How to Watch the Olympic Qualifying Race in Yokohama
The high-stakes Saturday race will air Friday evening in the U.S.
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This weekend some of the top triathletes in the world will make their bid for the Olympics at the World Triathlon Championship Series race in Yokohama. For many countries, the race serves as one of the last chances for athletes to earn points and make their case for the Olympic team. For the American athletes, it also the final automatic qualifying for the Olympic squad—meaning a good enough performance will secure your spot.
Because of the time difference, the races are happening Saturday morning in Japan—but it’ll be Friday evening in the U.S. So get your Friday night plans in order.
Women’s race: Friday, May 14, 9:16 p.m. ET (6:16 p.m. PT)
Men’s race follows: Saturday, May 15, 12:06 a.m. ET (Friday, May 14, 9:06 p.m. PT)
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How to Watch
In the U.S., the primary way to watch the races will be on World Triathlon’s streaming service: Triathlon Live. A subscription costs $27/annually or $8/month (though USAT members are being offered a 75% discount currently; check your email). The women’s race will be broadcast at this link and the men’s race will be broadcast at this one.
FloTrack, though typically a platform for major running races, will also be broadcasting the Yokohama race here. A FloTrack subscription costs $30/month or $150/annually.
Triathlete will also be following along with updates on Twitter and Instagram.
Who to Watch
In the women’s race, the big question is if world champion Katie Zaferes will dominate and secure her Olympic spot. Teammates Taylor Spivey, Kirsten Kasper, and Taylor Knibb will all be looking to grab that last automatic slot too. They’ll be joined by Summer Rappaport, who has already secured her place on the team. Because one American woman has already qualified (Rappaport), there’s only one automatic spot left—and you have to podium to claim it. Emma Jackson from Australia and Britain’s Non Stanford will also be contending for the podium, as will the recent 5K world record setter Beth Potter. While the British team has already been named (and Stanford and Potter aren’t on it), their women are so deep both could still unseat any of the Americans. Don’t forget France’s Cassandre Beaugrand or Germany’s Laura Lindemann. (Full start list here.)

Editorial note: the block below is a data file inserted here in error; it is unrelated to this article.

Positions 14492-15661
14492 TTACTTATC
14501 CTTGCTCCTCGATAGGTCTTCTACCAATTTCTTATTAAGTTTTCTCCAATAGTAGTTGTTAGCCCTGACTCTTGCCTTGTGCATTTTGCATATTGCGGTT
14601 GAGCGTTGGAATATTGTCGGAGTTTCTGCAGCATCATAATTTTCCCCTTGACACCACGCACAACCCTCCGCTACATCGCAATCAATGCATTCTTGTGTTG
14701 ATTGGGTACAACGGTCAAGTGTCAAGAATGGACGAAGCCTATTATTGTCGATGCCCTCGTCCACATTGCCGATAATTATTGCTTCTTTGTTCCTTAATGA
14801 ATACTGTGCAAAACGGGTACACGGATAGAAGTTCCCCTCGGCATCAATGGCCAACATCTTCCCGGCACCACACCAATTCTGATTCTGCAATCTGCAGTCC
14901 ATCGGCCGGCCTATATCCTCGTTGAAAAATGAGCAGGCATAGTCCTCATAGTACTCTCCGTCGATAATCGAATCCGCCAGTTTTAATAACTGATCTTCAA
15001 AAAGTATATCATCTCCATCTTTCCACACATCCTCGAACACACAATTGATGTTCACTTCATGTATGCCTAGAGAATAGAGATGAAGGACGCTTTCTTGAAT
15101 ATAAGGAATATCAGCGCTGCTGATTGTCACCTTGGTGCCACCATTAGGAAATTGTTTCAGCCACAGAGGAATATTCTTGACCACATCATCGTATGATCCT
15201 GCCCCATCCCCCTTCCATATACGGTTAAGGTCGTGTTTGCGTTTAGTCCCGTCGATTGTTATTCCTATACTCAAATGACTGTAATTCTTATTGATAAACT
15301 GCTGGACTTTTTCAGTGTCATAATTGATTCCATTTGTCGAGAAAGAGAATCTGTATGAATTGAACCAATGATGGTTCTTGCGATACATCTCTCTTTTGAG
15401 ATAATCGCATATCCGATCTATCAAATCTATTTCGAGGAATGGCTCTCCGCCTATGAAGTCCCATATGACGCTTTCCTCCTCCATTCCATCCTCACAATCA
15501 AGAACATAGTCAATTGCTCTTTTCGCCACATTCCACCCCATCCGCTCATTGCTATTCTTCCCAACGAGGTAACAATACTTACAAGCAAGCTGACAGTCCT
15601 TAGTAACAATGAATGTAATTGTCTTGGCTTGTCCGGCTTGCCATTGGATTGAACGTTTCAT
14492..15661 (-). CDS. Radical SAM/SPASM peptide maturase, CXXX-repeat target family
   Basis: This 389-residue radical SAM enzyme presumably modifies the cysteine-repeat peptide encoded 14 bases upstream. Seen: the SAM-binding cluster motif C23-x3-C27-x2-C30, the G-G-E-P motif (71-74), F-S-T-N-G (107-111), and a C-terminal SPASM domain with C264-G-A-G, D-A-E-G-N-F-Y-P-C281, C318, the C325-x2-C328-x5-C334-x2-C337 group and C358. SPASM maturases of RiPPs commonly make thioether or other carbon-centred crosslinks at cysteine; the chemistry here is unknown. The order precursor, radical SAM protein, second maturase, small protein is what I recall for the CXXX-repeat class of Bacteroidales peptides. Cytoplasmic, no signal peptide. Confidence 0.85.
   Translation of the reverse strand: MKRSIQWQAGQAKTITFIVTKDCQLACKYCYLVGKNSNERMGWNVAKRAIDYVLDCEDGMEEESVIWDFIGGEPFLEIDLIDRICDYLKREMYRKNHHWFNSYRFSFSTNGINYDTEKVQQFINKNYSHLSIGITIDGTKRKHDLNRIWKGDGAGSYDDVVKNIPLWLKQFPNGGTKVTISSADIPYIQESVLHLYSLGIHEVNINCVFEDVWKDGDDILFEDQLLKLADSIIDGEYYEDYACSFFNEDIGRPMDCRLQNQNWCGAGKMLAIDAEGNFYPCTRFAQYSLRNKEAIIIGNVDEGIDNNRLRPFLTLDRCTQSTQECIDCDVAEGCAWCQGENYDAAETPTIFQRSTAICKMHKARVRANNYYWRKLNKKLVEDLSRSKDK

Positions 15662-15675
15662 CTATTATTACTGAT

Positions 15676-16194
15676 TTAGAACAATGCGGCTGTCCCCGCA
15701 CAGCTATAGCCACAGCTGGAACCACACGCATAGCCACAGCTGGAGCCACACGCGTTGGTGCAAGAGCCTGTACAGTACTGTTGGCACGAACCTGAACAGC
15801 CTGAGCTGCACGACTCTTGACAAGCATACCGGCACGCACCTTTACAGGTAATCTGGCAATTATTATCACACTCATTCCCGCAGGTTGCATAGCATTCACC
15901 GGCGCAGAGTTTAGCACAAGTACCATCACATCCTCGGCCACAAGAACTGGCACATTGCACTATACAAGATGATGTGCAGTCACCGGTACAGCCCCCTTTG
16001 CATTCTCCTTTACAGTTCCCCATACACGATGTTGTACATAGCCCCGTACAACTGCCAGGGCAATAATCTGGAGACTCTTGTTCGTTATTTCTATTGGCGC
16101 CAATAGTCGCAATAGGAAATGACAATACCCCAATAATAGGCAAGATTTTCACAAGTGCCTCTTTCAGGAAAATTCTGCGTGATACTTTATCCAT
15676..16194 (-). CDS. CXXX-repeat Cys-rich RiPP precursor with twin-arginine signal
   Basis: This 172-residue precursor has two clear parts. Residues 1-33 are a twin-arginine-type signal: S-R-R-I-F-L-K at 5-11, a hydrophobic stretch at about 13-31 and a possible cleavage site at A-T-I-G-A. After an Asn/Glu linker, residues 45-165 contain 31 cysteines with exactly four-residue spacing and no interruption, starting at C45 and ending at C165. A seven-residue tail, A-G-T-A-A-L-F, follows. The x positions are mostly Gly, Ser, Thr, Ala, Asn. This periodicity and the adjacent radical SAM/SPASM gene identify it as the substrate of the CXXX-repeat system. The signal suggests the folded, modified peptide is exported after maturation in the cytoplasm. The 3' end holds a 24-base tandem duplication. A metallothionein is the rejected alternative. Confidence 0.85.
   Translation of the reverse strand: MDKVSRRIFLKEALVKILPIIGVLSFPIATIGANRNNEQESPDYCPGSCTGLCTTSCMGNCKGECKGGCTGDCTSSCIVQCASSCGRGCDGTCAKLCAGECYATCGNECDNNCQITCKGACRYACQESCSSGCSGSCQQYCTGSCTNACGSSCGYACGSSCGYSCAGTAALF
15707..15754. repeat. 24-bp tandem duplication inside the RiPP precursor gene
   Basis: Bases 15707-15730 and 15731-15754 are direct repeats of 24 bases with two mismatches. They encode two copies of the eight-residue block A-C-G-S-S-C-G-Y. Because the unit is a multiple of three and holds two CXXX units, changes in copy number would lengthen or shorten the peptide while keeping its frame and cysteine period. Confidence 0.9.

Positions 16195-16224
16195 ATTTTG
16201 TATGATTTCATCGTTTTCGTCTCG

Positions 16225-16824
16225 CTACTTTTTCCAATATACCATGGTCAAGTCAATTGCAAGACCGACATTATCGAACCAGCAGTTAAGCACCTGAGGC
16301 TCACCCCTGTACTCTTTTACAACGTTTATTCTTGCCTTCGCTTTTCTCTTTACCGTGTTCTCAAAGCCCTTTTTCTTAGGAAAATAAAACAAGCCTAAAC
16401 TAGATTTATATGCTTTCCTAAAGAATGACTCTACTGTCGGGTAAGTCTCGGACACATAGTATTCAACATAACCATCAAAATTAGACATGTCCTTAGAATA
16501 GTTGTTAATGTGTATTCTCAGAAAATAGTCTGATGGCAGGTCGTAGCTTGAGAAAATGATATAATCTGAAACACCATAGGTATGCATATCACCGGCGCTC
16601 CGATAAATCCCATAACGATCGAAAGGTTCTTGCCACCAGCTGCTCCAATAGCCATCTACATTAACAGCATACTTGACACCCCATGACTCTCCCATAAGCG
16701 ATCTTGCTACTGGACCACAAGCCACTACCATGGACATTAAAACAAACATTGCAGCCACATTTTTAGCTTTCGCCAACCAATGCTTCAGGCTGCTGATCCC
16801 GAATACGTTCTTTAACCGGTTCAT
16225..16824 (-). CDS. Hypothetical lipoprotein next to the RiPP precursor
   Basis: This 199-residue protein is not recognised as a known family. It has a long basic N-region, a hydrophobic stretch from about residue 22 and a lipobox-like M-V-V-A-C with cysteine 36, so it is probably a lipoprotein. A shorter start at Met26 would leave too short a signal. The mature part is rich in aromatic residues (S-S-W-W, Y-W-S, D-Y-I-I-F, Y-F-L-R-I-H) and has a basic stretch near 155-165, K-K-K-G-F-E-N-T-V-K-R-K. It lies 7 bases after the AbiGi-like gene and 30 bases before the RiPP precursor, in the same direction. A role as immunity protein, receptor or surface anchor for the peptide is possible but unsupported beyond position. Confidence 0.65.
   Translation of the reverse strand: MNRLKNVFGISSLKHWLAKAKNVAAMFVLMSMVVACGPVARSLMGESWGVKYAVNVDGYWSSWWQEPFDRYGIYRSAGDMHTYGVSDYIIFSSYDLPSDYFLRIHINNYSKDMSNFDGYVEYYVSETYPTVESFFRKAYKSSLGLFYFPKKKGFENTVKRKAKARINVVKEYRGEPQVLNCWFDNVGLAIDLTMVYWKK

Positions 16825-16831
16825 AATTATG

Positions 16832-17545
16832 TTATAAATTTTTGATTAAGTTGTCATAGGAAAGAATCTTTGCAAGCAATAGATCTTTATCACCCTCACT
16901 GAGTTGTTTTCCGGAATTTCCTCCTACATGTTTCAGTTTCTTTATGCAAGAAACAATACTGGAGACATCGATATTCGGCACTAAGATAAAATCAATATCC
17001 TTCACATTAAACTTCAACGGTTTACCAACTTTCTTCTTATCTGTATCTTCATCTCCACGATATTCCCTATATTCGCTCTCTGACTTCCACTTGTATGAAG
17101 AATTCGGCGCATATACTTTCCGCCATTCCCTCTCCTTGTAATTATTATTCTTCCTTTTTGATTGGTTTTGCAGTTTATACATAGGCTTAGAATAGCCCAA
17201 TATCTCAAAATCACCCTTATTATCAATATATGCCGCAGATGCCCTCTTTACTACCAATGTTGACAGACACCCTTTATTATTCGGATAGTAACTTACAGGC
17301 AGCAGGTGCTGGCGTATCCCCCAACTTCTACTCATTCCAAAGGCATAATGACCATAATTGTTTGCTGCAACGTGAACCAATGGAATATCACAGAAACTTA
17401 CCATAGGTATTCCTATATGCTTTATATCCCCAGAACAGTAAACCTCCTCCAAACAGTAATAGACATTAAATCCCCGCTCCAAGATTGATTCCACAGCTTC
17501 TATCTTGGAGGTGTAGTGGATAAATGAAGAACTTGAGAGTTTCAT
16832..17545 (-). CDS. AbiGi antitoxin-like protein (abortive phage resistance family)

In the men’s race, the defending world champ Vince Luis (France) is the man to beat. He’s won here the last two years. Keep a lookout for other big names like: Marten van Riel (Belgium), Jonny Brownlee (UK), Kristian Blummenfelt and Gustav Iden (Norway), and up-and-comers trying to make their own countries’ teams like Britain’s Alex Yee and Portugal’s Vasco Vilaca. For the Americans, Matt McElroy and Morgan Pearson are both hoping to claim the top American spot and secure their place on the team. Both have had top ten finishes in the past—but to lockdown their Olympic hopes both will have to finish on the podium or if no American finishes on the podium, then only the top American in the top eight gets the spot. Trying to unseat them will also be 2016 Olympian Ben Kanute. (See the full start list here.)
After swimming 1500m, the Olympic-distance course will feature some technical sections on the nine-lap 40K bike course before athletes hit the multi-loop 10K run. The turns and nerves should make for some interesting racing.
What’s at Stake
The Olympics! If we haven’t made it clear: This is the last chance for American triathletes to lock down their spot on the team—otherwise they have to wait for the selection committee to make a discretionary choice for the final slots. For a number of other countries it’s also a key selection event as the points window just reopened and will close on June 14—meaning they only have a few races to earn the rankings they need for Tokyo. Some athletes will have their dreams made this weekend and some will lose out.
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